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NVIDIA GTX 750 Ti & MSI GTX 750 Gaming Review

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NVIDIA GTX 750 Ti & MSI GTX 750 Gaming Testing:

Testing of the NVIDIA GTX 750 Ti and MSI GTX 750 Gaming will consist of running it and comparison cards through the OverclockersClub.com suite of games and synthetic benchmarks. This will test the performance against many popular competitors. Comparisons will be made to cards of a range of capabilities to show where each card falls on the performance ladder. The games used are some of today's newest and most popular titles, which should be able to provide an idea of how the cards perform relative to each other.

The system specifications will remain the same throughout the testing. No adjustments will be made to the respective control panels during the testing to approximate the performance the end user can expect with a stock driver installation. I will first test the cards at stock speeds, and then overclocked to see the effects of an increase in clock speed. The cards will be placed in order from highest to lowest performance in each graph to show where they fall by comparison. The NVIDIA comparison cards will be using the 334.69 drivers while AMD-based cards will be using the Catalyst 14.1 Beta 1.6 beta drivers. The results generated in my testing were reached by utilizing the latest FCAT tools to illustrate the true picture of the gaming experience. To do so will require a second PC setup to capture the data stream generated by the compared video cards.


Testing Setup:

FCAT Capture Setup:


Comparison Video Cards:




  • NVIDIA GTX 750 Ti : Core 1285MHz,  Memory 1678MHz
  • MSI GTX 750 Gaming : Core 1353MHz, Memory 1510MHz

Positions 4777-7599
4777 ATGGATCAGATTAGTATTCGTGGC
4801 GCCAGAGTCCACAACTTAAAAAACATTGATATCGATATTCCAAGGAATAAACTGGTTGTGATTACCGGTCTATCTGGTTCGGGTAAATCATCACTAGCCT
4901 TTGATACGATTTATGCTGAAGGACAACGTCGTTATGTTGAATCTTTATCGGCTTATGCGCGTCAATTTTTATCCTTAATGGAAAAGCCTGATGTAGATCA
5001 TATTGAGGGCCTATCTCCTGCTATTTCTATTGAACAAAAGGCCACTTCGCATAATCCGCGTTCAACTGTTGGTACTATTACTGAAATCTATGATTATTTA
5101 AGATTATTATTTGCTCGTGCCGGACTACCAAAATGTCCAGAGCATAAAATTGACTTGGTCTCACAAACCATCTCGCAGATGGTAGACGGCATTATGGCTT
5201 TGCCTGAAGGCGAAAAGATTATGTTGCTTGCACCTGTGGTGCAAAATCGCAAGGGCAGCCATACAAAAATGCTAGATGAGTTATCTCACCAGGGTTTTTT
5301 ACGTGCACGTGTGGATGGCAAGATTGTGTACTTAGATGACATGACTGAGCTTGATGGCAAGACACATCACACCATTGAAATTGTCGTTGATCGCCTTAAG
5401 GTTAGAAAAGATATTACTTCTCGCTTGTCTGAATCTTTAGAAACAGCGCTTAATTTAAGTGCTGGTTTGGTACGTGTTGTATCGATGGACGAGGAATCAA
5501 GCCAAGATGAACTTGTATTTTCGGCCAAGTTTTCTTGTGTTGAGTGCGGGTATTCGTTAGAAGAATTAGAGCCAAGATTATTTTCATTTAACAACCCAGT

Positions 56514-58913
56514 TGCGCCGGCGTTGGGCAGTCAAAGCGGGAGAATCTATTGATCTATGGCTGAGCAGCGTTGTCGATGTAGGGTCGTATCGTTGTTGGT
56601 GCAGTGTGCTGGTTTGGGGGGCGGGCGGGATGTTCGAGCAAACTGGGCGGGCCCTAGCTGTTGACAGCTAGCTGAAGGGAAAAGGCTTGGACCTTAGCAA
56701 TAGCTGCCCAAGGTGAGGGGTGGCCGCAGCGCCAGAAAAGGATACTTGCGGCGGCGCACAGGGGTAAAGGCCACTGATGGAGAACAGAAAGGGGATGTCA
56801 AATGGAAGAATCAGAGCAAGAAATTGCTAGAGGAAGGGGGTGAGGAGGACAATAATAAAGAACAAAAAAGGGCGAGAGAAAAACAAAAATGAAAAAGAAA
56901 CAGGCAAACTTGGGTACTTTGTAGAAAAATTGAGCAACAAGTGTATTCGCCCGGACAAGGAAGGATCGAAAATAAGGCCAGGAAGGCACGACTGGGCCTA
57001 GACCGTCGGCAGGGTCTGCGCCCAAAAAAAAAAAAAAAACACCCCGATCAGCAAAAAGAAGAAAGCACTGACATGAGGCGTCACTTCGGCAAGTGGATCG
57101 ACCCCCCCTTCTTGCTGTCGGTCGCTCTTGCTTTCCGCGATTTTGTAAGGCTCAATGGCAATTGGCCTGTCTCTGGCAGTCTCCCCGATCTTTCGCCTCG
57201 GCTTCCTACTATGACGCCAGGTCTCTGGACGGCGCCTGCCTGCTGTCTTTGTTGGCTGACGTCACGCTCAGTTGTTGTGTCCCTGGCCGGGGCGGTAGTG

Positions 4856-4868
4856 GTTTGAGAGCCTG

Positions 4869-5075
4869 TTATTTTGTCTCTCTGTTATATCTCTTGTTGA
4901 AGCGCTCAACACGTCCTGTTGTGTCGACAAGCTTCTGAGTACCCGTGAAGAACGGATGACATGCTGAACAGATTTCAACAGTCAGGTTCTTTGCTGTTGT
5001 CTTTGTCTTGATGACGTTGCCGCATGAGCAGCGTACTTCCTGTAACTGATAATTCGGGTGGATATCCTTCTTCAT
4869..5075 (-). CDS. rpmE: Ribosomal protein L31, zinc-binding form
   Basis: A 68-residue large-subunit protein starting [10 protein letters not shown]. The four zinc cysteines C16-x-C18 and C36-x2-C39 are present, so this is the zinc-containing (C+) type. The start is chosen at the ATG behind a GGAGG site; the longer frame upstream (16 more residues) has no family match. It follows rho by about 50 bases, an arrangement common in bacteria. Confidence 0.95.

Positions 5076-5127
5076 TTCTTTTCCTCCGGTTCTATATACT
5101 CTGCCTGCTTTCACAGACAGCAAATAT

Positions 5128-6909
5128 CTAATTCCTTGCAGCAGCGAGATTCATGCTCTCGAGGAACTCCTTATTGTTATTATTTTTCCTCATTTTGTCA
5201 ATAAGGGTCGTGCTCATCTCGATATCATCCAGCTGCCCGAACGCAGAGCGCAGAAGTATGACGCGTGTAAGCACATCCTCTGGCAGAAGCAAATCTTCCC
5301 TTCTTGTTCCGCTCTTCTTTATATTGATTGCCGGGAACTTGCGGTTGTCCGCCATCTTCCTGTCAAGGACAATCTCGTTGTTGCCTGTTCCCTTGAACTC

Normally low end cards are just that. They are power limited and feature less robust power control systems since they are designed to run as is in a low powered machine. No one told this to NVIDIA when it dropped Maxwell on us. Both the tiny little reference-based GTX 750 Ti card and MSI's GTX 750 Gaming deliver incredibly impressive overclocking results for a card that does not use an added power source. The GTX 750 Ti has a factory boost clock speed of 1085MHz. By maxing out the sliders on any of the available utilities I was able to push that to 1285MHz on the core; a speed that it would maintain for hours. This represents a 200MHz bump or 19% boost in clock speed on the core. Memory overclocking on the GTX 750 Ti was even more robust, showing a 328MHz or an almost 24% boost in clock speed. Any higher and performance would start to suffer. Those kinds of overclocking results are really impressive for a reference card with a 60 watt TDP.

As good of an overclock as the GTX 750 Ti had it would be tough to top, but MSI's GTX 750 Gaming was able to push the core clock speed up to 1353MHz or roughly 16% over the factory boost clock of 1163MHz. Memory overclocking was not as robust as on the GTX 750 Ti, but I still saw a boost of 260MHz or just over 20% higher than the 1250MHz baseline memory clock speed. To run those speeds I did run the cooling fan to 100% on both cards. Noise was really not a concern and the cooling was exceptional, especially on the MSI GTX 750 Gaming with its Twin Frozr design. Overclocking on Maxwell?Check. It's got some teeth.





Maximum Clock Speeds:

Testing for the maximum clock speed consisted of looping Unigine Heaven 4.0 for 30 minutes each to see where the clock speeds failed when pushed. If the clock speed adjustment failed, then the clock speeds and tests were rerun until they passed a full hour of testing.



  • Gaming Tests:
  1. Metro: Last Light
  2. Splinter Cell Blacklist
  3. BioShock Infinite
  4. Crysis 3
  5. Far Cry 3
  6. Battlefield 4
  7. Assassin's Creed IV
  8. Batman: Arkham Origins
  9. Unigine Heaven Benchmark 4.0
  10. 3DMark


  • Usage:

  1. Temperatures
  2. Power Consumption

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